Swing a bat with the Tri-State Champion Cowboys. Race your way through the Litchfield Hills. Splash around in Bantam Lake. Ride a high wheel to the town green. Score a basket in the school gym. Play cricket with the students of the Law School.
Sports and recreation are universal experiences. Whether we make it to the big leagues or never leave our backyards, these activities play important roles in our lives. They promote health and wellness as well as leisure and relaxation. They teach us about competition, but also about working together. They help build teams and form lasting relationships. Above all else, they encourage us to move, to think, and to interact.
On April 22, 2017 the Litchfield Historical Society opened the second year of America’s Pastimes: Sports and Recreation in Litchfield. The exhibit highlights the role of sports and recreation in town from its founding to today, showcasing the stories and experiences of Litchfield residents, players, coaches, fans, and enthusiasts. To communicate the active nature of this history, the exhibit groups together sports, games, and leisure activities of both past and present based on the actions they entail, from swinging a tennis racket to playing a game of chess. The exhibit incorporates several hands-on interactive exhibits for visitors to enjoy.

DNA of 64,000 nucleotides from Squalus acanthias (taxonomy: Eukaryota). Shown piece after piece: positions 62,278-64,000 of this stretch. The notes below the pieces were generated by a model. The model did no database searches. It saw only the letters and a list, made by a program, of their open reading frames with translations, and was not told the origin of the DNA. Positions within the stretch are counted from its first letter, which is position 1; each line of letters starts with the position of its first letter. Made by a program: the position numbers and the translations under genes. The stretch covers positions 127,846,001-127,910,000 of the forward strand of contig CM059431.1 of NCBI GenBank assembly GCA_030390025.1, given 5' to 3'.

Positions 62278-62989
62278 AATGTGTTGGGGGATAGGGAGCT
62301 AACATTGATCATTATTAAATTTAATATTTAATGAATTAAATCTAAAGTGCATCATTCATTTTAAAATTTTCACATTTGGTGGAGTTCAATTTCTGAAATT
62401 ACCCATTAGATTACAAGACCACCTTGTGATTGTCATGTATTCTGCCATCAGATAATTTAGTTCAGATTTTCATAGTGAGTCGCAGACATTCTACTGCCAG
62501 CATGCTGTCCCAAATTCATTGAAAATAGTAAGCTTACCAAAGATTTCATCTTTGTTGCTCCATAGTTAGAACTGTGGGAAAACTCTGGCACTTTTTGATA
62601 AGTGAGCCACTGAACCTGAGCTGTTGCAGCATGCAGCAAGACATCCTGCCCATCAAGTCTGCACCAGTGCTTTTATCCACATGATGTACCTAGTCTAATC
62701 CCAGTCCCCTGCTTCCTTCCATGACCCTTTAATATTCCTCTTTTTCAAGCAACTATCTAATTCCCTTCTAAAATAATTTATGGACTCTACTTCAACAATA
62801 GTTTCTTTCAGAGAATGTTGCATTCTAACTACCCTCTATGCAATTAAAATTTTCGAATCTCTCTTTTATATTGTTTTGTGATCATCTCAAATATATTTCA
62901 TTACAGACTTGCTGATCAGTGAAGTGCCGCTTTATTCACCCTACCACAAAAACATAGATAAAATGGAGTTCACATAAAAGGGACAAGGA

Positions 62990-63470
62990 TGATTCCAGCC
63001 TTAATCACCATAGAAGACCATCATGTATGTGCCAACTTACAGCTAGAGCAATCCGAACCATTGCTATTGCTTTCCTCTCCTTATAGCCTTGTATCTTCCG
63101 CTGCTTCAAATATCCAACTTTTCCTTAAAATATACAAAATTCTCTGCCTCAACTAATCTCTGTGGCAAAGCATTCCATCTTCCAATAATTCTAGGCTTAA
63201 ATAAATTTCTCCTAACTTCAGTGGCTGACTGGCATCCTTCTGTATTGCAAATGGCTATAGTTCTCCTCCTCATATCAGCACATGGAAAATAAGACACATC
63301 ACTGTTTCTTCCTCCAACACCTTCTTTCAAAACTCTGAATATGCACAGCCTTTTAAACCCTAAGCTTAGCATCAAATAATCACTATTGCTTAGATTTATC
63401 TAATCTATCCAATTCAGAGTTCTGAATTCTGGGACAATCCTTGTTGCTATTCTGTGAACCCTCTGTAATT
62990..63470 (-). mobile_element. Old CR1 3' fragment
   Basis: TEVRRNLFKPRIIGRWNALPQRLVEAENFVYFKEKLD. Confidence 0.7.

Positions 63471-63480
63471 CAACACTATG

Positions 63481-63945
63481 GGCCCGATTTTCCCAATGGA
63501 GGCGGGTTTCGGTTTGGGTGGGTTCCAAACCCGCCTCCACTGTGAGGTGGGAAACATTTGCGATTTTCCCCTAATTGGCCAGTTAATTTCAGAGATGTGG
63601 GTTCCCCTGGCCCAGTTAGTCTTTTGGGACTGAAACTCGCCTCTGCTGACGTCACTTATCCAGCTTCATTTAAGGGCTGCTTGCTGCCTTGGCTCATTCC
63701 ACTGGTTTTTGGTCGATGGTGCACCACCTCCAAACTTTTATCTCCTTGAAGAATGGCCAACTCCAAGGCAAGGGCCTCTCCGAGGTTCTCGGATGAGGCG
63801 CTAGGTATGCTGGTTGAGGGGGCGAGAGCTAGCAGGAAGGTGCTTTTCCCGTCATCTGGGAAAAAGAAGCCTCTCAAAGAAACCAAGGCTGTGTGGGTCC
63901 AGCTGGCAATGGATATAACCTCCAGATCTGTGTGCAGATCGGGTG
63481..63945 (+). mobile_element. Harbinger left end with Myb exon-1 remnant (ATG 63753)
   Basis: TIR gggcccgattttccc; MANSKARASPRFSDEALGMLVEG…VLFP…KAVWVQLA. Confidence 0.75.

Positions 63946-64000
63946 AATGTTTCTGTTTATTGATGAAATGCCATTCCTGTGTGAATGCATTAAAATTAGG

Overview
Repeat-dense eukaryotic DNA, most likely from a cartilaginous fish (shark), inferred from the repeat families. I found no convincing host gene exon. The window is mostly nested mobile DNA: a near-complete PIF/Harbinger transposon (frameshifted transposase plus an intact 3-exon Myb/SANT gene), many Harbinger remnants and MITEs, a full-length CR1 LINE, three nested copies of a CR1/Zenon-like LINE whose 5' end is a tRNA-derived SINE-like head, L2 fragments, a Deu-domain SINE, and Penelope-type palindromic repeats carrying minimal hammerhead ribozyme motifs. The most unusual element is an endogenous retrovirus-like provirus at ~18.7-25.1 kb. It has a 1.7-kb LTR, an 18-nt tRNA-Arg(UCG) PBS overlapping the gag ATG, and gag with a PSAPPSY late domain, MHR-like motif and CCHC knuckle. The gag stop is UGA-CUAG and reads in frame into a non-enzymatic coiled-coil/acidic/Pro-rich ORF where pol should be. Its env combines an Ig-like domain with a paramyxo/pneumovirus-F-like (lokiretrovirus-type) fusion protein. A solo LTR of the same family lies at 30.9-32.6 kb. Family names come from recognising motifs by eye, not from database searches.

To view the schedule of exhibit-related programming, see our calendar of events.
Envisioned from the beginning as an exhibit to highlight the stories of the Litchfield community, America’s Pastimes includes numerous photographs, objects, and memories submitted by residents of Bantam, East Litchfield, Litchfield, Milton, and Northfield.
Objects loaned for the exhibit include a megaphone used by the Litchfield Hills Rowing Club, an original snail-shaped mile marker from the Litchfield Hills Road Race, field hockey gear from the Marvelous Mothers team, a championship ball signed by the 1959 Litchfield High School boys basketball team, and a set of wooden golf clubs made by Tom Auchterlonie, a well-known Scottish craftsman also commissioned to make clubs for the Japanese royal family.
To read more about the sports, leisure activities, and organizations that are included in the exhibit, click here!